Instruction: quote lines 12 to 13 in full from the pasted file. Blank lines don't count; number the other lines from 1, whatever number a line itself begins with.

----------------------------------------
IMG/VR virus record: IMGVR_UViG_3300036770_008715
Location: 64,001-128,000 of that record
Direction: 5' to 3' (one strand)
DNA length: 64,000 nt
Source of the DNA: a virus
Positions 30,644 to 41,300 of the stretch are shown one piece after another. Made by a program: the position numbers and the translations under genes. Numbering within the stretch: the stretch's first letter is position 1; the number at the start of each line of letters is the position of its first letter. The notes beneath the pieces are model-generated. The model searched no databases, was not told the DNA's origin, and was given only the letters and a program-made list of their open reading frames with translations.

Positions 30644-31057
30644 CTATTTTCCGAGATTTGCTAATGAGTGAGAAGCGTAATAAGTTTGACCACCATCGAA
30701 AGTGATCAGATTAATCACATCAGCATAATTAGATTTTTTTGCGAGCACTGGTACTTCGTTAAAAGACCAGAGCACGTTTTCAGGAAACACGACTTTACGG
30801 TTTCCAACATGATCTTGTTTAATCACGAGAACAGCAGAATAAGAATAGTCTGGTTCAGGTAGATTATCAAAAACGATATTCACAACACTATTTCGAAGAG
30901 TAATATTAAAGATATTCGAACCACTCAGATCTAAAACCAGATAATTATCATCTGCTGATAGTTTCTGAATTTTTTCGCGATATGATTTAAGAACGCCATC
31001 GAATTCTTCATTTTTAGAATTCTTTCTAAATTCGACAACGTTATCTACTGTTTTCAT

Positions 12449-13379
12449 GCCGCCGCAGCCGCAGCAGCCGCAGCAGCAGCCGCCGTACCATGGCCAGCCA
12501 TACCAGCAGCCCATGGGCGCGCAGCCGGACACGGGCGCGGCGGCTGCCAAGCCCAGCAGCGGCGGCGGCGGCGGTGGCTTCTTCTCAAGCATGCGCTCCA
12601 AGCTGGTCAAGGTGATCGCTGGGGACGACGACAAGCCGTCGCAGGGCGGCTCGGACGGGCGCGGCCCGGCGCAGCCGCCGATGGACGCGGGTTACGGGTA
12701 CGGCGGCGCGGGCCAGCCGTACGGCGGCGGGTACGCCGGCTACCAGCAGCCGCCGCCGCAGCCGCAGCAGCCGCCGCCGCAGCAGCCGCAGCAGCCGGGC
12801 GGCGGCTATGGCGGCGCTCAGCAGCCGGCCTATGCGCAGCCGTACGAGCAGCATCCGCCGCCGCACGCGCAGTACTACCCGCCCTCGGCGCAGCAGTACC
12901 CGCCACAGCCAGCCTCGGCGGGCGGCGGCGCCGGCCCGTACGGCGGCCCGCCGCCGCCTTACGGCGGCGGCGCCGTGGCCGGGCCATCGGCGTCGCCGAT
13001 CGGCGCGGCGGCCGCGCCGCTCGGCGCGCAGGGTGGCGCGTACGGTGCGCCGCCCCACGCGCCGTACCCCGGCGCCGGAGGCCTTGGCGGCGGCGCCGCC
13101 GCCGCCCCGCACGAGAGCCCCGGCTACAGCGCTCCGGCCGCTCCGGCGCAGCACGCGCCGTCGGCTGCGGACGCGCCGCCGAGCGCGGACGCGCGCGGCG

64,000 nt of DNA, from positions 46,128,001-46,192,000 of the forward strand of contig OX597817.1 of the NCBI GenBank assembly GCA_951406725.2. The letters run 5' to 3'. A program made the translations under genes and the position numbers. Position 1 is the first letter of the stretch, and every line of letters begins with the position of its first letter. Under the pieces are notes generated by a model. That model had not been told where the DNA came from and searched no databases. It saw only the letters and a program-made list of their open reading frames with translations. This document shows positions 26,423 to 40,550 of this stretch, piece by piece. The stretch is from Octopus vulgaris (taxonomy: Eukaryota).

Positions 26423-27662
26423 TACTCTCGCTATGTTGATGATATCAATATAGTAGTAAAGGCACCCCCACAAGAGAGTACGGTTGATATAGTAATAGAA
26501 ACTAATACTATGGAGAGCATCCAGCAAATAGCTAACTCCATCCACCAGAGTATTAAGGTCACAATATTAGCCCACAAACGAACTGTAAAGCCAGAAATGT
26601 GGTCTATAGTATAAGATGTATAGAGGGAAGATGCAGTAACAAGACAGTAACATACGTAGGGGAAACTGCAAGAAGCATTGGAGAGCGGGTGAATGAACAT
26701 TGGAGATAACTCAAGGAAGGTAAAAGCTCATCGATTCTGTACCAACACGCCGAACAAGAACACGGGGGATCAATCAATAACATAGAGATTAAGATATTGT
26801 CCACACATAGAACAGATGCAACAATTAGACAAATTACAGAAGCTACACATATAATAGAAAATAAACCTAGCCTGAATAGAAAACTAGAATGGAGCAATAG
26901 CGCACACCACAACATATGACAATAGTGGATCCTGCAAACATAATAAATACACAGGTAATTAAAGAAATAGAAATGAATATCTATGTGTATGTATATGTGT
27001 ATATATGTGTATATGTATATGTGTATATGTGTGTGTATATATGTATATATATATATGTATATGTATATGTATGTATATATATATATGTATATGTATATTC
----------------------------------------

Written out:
31001 GAATTCTTCATTTTTAGAATTCTTTCTAAATTCGACAACGTTATCTACTGTTTTCAT

Positions 12449-13379